Re: A,B,C,D-checks

From: (Ed Hahn)
Organization: The MITRE Corporation, McLean, Va.
Date:         16 Feb 96 04:33:31 
References:   1
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  or MIME structure writes:
> Just curious as specific differences between the different types of
> checks done on commercial aircraft.

Well, first off there are substantial (if not exactly major)
differences between the various aircraft types as to what goes on
during each of these checks, or what they are even called, for that

That said, at one airline that I worked at, the periodic maintenance
services were (from most to least frequent) for narrowbodies:

Preflight Check - before every flight
First Flight of the Day Check - before the First Flight of the Day
Periodic Service checks (PS Check) - about every 10 flight hours
A Checks - about every 30-40 flight hours (e.g. 1 every 3 days or so)
B Checks - about every 100-200 flight hours (e.g. 1 every 2-3 weeks)
C Checks - about every 3000 flight hours (depending on type)
           (e.g. about 1 per year)
Heavy C Checks - about every 15000 flight hours (e.g. about 1 every
                 three to four years).

The D Check was not a standard check at this airline.

The frequent checks (i.e. everything before B Check on the above list)
are "check the fluid levels"-"check the tire pressure"-"fill the potable
water" kind of checks - i.e. nothing that couldn't be done at a
majority of airports.

B Checks had more inspections performed, and generally take the
aircraft out of service for a day or so.  These are generally done at
a smaller number of airports.

C Checks are where major items are inspected and replaced, and take
the aircraft out of service for about 5 days or so.  Overhaul and
engineering modifications to aircraft are also performed here (i.e.
approved changes to the aircraft configuration - not just topping
off/replacing fluids or inspections).  Depending on the aircraft, a
flight test must occur after a "C" check, which performs specific
routine and non-routine in-flight tests to ensure that systems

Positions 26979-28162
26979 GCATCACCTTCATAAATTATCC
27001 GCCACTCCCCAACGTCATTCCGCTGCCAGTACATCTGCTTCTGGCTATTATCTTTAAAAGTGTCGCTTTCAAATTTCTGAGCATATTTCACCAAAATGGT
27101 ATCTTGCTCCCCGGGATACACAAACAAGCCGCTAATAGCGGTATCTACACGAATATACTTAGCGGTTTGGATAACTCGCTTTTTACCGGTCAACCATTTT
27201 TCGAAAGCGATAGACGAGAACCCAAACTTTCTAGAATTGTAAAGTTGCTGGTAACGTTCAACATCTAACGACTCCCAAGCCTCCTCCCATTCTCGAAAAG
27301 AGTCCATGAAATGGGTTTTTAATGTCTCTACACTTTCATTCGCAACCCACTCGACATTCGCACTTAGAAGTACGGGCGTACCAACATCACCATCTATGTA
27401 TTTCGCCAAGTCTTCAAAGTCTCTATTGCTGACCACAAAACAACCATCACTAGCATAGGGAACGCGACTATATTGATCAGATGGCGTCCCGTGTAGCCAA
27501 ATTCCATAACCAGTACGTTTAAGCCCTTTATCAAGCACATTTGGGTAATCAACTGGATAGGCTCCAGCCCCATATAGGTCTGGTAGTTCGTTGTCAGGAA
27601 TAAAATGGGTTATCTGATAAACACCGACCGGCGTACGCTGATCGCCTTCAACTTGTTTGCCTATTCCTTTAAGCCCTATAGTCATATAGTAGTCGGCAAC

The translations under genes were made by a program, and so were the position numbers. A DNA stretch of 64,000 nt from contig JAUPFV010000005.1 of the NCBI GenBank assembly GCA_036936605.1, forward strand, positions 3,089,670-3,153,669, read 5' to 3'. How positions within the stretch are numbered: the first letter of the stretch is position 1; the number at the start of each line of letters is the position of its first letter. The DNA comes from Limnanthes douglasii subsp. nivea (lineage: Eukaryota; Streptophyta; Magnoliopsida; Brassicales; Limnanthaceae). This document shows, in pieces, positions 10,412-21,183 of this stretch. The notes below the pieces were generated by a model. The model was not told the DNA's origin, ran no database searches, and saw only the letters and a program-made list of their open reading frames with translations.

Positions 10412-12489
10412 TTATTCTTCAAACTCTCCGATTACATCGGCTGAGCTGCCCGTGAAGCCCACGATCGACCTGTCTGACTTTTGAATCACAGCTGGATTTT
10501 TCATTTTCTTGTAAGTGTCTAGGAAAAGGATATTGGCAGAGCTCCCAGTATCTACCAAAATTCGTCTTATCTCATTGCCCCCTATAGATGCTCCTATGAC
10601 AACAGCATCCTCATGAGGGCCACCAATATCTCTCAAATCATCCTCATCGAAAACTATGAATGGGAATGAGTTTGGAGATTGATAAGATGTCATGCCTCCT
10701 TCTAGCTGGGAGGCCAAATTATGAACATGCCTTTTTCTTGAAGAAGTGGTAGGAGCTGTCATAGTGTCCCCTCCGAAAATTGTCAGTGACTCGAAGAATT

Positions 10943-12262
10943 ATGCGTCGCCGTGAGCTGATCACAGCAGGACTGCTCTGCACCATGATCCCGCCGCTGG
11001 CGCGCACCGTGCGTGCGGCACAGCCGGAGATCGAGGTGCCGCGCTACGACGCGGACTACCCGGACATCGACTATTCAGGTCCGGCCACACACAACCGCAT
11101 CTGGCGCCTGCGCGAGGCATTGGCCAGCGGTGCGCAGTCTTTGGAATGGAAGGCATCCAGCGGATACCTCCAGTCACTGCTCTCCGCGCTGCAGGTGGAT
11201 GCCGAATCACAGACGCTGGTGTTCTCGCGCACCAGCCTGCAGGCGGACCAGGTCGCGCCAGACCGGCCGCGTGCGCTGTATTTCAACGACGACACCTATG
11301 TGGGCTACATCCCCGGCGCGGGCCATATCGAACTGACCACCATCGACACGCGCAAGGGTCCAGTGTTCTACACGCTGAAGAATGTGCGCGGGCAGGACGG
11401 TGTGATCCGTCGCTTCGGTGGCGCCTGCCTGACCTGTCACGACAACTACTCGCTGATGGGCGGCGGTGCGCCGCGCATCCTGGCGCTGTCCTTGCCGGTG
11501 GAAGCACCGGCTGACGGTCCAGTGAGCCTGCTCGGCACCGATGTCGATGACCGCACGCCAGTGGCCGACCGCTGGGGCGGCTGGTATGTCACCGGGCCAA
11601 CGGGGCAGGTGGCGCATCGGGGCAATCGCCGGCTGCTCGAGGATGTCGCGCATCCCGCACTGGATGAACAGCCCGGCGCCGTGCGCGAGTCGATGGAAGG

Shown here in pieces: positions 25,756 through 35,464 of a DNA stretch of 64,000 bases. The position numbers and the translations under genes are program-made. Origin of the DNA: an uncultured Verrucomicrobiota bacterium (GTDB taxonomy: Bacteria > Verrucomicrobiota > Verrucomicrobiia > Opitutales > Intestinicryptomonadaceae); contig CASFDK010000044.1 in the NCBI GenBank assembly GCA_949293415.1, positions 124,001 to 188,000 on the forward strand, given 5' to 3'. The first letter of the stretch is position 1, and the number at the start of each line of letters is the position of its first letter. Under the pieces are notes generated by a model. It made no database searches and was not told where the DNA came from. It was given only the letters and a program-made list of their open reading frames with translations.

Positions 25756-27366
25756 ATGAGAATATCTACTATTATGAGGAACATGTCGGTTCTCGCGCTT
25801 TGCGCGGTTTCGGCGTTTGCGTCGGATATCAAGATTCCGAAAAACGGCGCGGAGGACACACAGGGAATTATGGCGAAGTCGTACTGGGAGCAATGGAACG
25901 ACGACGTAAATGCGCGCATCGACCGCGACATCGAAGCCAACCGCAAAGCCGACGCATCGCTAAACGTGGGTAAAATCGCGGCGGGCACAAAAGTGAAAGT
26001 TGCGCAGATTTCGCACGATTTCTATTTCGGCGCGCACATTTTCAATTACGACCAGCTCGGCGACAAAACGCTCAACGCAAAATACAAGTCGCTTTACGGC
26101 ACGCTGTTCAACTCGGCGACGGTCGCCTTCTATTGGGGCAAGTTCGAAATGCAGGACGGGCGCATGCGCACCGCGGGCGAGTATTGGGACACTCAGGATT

operate (e.g. ensure cabin pressure relief valves work as operated,
ensure that the emergency masks drop from overhead when the cabin
pressure is decreased, fuel dumping, etc.)  Aircraft painting may also
happen here as needed.  This check usually only occurs at one or maybe
two places for a given airframe in an airline's system.

Heavy Cs are where major overhaul work is performed, such as control
surface refurbishing, major structural modifications.  These can take
from 4 to 6 weeks to accomplish.

Now then, the above checks are only a skeleton.  Many of the newer
aircraft are coming out with different kinds of checks, such as Major
Base Visits rather than C Checks.  Also, certain aircraft (such as
widebodies) may have more thorough C checks, without having Heavy Cs.

Finally, each airline's maintenance program is individually approved
by the FAA (based on the airframe manufacturers recommendations), so
significant differences can and do occur between different airline's
maintenance program layout (although they are all approved to meet a
minimum level).

This is all of my recollection from a couple of years ago, and only
reflects one person at one airline's perspective (I was an avionics
engineer, so some of the more structures / hydraulics kinds of things
were not my area of specialty).  Any errors in the above are mine.


--------   Ed Hahn | | (703) 883-5988   --------
The above comment reflects the opinions of the author, and does not
constitute endorsement or implied warranty by the MITRE Corporation.
Really, I wouldn't kid you about a thing like this.